Thieu TrainBoard Member

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    The museum made a replica of a coal bunker and water tower.

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    This locomotive comes from the 50's and has been built by the French Alsthom. Its paint scheme is one of the older ones of the Dutch Railways (NS).

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  12. Thieu

    Thieu TrainBoard Member

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    Tramway

    Today me and my family went to the museum tramway line in Amsterdam. They have an old railroad track that they use for their trams. A trip takes about half an hour.

    This is an old tram from Amsterdam: 'the Amsterdam Blue Tram'. Built in the 20's, and its last revenue trip was in the 60's. My mother used to ride it, I heard today from her.
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    This carriage was placed behind trams as extra room for passengers:
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    This tram comes from The Hague:
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  13. Hytec

    Hytec TrainBoard Member

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    Nice photos, Thieu, thank you.

    The Amsterdam tram looks as if it were designed for very narrow streets.
     
  14. Thieu

    Thieu TrainBoard Member

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    Railway Museum: again!

    Yep, today we went to the museum, again. The children had no school today, my mother-in-law was staying for a few days, the sun was shining, so we went to the museum.

    First, an old diesel from the 50's. These engines were in service till 2 years ago, and maybe some of them are still working for the French (we sold some of them to France).

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    I've posted this electric engine before, but this time it was a sunny day and I could find a good spot to take the picture.

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    Inside the museum, this is the first engine you see.

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  15. Hytec

    Hytec TrainBoard Member

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    The rear shape of the blue and yellow diesel looks very much like an old GE U-25. Do you know who the manufacturer was?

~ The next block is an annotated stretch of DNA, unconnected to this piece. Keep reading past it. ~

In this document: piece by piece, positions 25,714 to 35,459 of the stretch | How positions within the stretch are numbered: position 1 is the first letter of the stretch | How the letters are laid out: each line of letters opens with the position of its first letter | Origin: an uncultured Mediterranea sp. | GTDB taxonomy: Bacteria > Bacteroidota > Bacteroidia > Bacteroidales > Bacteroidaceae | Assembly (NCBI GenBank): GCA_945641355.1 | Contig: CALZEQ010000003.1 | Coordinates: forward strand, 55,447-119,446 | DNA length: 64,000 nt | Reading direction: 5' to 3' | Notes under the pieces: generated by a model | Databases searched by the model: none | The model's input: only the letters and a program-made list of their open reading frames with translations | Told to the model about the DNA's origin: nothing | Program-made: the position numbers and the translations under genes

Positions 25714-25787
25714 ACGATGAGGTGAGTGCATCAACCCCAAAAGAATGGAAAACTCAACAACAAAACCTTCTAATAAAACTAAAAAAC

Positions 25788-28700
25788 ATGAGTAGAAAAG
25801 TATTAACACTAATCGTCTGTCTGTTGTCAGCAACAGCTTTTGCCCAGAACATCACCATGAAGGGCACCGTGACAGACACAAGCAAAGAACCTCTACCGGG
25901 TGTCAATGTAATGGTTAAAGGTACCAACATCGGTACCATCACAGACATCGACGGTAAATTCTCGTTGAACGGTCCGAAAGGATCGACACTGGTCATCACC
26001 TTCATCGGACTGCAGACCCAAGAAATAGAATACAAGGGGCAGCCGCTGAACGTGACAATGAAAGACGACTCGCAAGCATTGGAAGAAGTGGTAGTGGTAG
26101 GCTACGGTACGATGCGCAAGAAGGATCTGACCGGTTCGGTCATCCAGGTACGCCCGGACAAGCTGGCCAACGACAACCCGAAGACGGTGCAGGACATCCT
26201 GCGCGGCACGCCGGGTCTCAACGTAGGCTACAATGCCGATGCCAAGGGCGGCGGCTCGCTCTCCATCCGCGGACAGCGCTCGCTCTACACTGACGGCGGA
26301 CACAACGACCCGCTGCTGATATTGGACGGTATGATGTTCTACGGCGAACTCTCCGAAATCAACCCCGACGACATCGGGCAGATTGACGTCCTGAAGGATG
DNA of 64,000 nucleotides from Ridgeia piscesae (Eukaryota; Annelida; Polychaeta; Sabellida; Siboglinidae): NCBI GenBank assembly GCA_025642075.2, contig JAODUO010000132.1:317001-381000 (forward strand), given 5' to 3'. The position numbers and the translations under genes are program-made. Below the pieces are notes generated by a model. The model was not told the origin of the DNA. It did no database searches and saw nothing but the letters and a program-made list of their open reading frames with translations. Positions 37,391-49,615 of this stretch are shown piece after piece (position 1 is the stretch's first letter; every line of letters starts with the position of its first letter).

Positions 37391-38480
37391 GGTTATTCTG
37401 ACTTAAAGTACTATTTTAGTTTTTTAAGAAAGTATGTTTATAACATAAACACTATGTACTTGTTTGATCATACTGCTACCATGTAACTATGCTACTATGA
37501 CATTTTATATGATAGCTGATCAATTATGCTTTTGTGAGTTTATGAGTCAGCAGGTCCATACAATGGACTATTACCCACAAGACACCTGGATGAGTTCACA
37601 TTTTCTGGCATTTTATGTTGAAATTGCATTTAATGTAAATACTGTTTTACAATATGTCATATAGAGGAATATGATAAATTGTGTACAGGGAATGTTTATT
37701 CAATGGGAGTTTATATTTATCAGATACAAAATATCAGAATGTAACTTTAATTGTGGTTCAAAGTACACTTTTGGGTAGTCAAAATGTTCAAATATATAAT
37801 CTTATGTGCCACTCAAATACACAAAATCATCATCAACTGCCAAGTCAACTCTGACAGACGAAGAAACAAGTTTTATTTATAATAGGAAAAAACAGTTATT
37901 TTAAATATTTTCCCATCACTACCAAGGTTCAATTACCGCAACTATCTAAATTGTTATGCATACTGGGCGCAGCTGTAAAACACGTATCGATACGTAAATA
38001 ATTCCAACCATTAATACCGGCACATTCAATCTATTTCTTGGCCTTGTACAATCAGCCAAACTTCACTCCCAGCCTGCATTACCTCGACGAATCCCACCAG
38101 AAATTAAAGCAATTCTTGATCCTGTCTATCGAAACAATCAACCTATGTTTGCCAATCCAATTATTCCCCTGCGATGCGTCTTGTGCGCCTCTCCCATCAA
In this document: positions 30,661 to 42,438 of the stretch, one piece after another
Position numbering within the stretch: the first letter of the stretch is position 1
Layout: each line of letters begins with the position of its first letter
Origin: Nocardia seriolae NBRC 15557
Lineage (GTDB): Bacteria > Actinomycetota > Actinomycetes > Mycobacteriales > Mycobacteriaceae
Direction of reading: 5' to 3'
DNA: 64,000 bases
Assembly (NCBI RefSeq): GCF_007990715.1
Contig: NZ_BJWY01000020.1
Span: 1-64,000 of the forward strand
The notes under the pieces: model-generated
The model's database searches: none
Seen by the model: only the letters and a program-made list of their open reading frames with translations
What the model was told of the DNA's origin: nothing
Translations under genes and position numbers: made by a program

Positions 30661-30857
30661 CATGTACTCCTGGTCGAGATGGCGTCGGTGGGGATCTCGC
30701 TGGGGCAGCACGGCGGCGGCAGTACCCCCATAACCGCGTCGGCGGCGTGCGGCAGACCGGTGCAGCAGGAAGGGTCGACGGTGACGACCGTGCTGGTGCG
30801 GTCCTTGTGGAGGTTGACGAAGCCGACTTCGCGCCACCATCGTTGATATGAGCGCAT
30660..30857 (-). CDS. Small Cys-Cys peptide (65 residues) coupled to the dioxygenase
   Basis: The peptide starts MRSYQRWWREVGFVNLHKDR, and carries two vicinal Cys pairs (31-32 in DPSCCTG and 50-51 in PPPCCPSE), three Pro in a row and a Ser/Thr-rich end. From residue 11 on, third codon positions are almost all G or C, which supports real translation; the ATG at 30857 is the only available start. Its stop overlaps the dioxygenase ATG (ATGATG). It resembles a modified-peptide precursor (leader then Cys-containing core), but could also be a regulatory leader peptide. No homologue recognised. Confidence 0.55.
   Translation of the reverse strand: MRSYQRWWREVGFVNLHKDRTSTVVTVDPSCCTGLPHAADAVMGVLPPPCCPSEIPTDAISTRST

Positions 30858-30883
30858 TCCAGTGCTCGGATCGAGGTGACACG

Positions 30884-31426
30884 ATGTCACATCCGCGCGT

16. traingeekboy

    traingeekboy TrainBoard Member

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    Very cool! I want a model of one!
     
  17. Thieu

    Thieu TrainBoard Member

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    Roco sells HO models of this one.
     
  18. Alan

    Alan Staff Member TrainBoard Supporter

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    I saw some of these several years ago which had been bought by Belgian Railways. They were at Antwerpen. Don't think they are still in use, though as they have purchased many new diesels of this size.
     
  19. Thieu

    Thieu TrainBoard Member

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    I can't remember that the NMBS bought these engines (I thought it were the French...), but I have found on the internet that they used them for building their high speed line to France.

    The history of these engines: in the fifties, the Dutch Railways (NS) wanted to buy diesels because they wanted to scrap the last steam engines. They followed a design of Baldwin and ordered 150 engines: 100 at the Allan works in Rotterdam, 50 at Schneider in France. The technical insides of the units werd made in Holland. The first engine rode the rails in 1955.

    More pictures: http://www.nicospilt.com/Diesel_2200.htm
     
  20. Thieu

    Thieu TrainBoard Member

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    Almost a year later, I continue this thread. I have taken some new pictures of Dutch locomotives.

    This engine is a Baldwin design of the 50's for de Nederlandse Spoorwegen (Dutch Railways). Dutch manufacturers built the units, but part of it comes form Baldwin-Westinghouse. The builders plate also mentions Baldwin-Westinghouse.

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    These days, a freight operator uses these engines.